MIAMI GARDENS, Fla. -- Now it can be told. After much thought and consideration, Alabama coach Nick Saban arranged a screening of the movie "Zero Dark Thirty" for his players on the eve of Monday night's BCS Championship Game against No. 1 Notre Dame at Sun Life Stadium.
As of Sunday morning, Saban told the media he still was undecided about that night's movie, but having been in this situation three previous times, he knew the message would revolve around "the honor of being all you can be." Undoubtedly, "Zero Dark Thirty," about the hunt for Osama bin Laden, conveyed a sense of mission and single-minded focus to Saban's players.
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Although Saban and Irish coach Brian Kelly both said the outcome would depend on which team's offensive and defensive lines controlled the game, they agreed the key to winning those battles was the mental approach.
"In bowl games in general, psychological disposition is really, really important," Saban said. "It's difficult to bring the momentum of the season to this game, regardless of where you were when the season ended, because there's such a separation. So you've got to look at it as a one-game season. In these bowl games, you can tell the way the team approaches it, the passion they have for it, sometimes is a little bit different, and it does affect the outcome of the game."
For Kelly, the task of putting his team in the right frame of mind was relatively straightforward. Although the Irish came in undefeated, they played with a chip on their shoulder all year as a result of their unranked status entering the season. Even as the top-ranked, 12-0 team, they were installed as 9 1/2-point underdogs against the defending national champs.
Asked to describe his team's attitude, Kelly was succinct, saying, "Fighting Irish. Fighting Irish. That's who we are. That's how we've constructed how we want our guys to play. We're going to battle you. That's why we're here. We tried to play the game this way [my] first couple years; we just couldn't quite get there. Now they play the game like Fighting Irish."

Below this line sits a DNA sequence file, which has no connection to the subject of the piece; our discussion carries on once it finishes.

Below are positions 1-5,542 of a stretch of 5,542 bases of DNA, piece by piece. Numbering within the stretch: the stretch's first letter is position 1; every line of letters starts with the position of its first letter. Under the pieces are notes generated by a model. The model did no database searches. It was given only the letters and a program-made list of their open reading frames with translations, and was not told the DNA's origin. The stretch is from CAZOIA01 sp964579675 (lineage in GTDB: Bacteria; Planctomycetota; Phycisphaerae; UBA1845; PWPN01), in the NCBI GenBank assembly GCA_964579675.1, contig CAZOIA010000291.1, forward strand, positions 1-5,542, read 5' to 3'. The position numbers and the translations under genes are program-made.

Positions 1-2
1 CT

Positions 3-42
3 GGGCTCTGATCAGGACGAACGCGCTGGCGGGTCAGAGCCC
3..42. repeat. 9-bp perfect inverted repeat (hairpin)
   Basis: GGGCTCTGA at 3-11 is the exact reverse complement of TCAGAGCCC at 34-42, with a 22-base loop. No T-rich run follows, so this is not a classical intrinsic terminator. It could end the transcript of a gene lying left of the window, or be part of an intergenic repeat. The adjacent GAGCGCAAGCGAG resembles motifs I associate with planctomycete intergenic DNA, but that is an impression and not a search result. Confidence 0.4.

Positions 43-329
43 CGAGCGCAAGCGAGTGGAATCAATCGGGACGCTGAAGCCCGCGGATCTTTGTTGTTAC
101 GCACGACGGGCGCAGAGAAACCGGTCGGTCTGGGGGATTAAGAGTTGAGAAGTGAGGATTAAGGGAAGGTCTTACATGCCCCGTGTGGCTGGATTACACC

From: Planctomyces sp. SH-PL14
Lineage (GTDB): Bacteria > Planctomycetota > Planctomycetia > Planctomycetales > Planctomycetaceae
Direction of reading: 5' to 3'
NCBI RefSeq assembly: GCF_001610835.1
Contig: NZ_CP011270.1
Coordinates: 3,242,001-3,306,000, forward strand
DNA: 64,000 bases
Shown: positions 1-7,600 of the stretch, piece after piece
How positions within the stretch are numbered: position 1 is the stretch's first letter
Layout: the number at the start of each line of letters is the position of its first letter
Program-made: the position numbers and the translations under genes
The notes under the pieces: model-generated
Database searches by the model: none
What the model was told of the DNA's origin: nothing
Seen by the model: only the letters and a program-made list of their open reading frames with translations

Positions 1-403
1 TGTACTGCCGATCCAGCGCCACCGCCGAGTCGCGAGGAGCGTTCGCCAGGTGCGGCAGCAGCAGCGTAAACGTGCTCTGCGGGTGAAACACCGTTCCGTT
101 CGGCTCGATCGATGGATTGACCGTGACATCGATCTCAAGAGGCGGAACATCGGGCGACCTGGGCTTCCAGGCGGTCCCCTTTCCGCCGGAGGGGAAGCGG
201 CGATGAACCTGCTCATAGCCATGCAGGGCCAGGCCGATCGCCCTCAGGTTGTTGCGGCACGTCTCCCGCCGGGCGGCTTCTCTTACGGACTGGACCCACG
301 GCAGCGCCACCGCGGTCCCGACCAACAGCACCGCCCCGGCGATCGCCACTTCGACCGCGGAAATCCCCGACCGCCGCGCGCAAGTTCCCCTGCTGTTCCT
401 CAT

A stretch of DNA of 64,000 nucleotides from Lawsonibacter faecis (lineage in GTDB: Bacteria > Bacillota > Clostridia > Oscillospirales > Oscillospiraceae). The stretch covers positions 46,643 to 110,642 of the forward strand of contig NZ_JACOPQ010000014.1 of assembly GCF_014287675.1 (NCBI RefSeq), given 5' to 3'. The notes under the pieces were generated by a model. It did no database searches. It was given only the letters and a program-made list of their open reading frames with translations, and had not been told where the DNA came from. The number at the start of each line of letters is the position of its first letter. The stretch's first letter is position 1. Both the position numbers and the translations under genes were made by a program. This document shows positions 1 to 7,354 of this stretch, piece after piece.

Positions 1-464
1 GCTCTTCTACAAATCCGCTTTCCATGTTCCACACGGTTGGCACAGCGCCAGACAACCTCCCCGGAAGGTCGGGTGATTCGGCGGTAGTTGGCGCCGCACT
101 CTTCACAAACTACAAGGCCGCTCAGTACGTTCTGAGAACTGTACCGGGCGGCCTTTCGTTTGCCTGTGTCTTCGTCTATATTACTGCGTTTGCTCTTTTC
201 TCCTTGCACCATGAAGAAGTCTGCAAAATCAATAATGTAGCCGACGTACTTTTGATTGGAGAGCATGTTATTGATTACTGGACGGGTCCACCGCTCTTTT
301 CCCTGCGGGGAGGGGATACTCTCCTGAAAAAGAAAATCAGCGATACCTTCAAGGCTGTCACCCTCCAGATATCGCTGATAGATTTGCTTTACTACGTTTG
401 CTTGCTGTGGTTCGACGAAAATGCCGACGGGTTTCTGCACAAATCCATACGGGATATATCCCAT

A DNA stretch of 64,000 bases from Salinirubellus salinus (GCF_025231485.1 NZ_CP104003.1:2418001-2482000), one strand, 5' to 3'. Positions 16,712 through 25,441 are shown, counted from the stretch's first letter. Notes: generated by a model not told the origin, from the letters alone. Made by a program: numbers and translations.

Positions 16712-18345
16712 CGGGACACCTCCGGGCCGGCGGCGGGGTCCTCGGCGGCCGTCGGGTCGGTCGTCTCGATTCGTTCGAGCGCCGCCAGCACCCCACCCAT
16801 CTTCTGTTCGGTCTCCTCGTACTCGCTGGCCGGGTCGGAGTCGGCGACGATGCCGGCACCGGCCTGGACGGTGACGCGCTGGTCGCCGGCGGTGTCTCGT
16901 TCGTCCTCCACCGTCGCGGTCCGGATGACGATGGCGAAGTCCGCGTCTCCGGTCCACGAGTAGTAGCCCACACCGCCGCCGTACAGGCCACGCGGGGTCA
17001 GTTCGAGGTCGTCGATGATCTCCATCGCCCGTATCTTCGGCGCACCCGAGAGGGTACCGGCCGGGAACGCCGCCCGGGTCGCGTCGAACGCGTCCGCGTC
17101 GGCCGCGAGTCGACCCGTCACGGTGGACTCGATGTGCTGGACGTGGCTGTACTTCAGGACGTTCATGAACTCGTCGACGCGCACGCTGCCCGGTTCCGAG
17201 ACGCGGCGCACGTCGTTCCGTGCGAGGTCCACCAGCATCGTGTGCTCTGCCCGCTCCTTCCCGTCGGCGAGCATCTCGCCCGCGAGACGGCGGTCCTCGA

The leadership of inspirational senior linebacker Manti Te'o exemplifies the spirit of a Notre Dame defense that led the country in scoring defense and made critical goal-line stands to preserve a shot at the school's first national title since 1988.
If Kelly had a worry, it was about how his team might handle pregame nerves. But he downplayed that, saying, "Once the game starts, they'll be fine. They enjoy the attention. That's why they go to Notre Dame. They know they're going to play on national television and in front of large crowds."
For Saban, the mental issue is slightly more complex. Alabama (12-1) was going for its third BCS title in four seasons. Talk of dynasties and legacies is a distraction to Saban, whose players typically use the word "brainwashing" to describe the process their coach uses to convince them to forget the past and focus only on what they can control in the moment in front of them.
On the one hand, Saban wants his players to understand "the magnitude of the opportunity and how long-lasting the effect of that outcome and opportunity can be." On the other hand, focusing on the mechanics of the situation is the surest route to success.
"We just watched video of [Yankees closer] Mariano Rivera," Saban said, "and he talked about how he struggled at times in his career because he's trying to be a perfectionist and he sees the crowd, hears the crowd and knows that sometimes he's getting positive [feedback] and sometimes getting a lot of negative [feedback].
"But when he runs out and they hand him the ball, he's got one focus. He's not worried about the crowd, not worried about any of the external factors. One focus: three outs. How am I going to get three outs?
"I think a team's ability to stay focused [is] critical in games like this. Believe me, being around young people in games like this, that's something, and it's something big. And it certainly affects your ability to perform."
One day before kickoff, Saban said: "We have 24 more hours as a team. Can you finish that?"